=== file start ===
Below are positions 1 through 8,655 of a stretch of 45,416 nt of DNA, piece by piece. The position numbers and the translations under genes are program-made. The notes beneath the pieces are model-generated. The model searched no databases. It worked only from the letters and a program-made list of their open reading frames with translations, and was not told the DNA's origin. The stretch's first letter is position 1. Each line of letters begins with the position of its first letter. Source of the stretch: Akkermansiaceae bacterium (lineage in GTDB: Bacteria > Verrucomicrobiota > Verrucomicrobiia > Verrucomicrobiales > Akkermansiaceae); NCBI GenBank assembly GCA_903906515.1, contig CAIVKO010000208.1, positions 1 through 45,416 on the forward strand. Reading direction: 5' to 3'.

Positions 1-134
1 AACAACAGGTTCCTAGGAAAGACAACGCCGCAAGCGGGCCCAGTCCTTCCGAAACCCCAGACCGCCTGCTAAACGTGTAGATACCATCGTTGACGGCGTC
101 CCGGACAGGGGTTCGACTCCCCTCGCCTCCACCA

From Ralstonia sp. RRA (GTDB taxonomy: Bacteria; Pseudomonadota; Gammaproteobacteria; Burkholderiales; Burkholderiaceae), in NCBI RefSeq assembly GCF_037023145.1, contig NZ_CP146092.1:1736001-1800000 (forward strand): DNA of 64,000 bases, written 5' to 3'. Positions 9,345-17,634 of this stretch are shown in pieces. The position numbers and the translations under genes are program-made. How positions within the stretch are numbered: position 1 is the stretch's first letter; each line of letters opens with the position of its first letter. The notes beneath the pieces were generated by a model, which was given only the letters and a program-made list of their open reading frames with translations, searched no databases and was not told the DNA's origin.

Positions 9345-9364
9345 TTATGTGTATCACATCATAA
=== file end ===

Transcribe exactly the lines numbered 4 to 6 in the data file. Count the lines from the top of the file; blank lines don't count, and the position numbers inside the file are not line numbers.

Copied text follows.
101 CCGGACAGGGGTTCGACTCCCCTCGCCTCCACCA

From Ralstonia sp. RRA (GTDB taxonomy: Bacteria; Pseudomonadota; Gammaproteobacteria; Burkholderiales; Burkholderiaceae), in NCBI RefSeq assembly GCF_037023145.1, contig NZ_CP146092.1:1736001-1800000 (forward strand): DNA of 64,000 bases, written 5' to 3'. Positions 9,345-17,634 of this stretch are shown in pieces. The position numbers and the translations under genes are program-made. How positions within the stretch are numbered: position 1 is the stretch's first letter; each line of letters opens with the position of its first letter. The notes beneath the pieces were generated by a model, which was given only the letters and a program-made list of their open reading frames with translations, searched no databases and was not told the DNA's origin.

Positions 9345-9364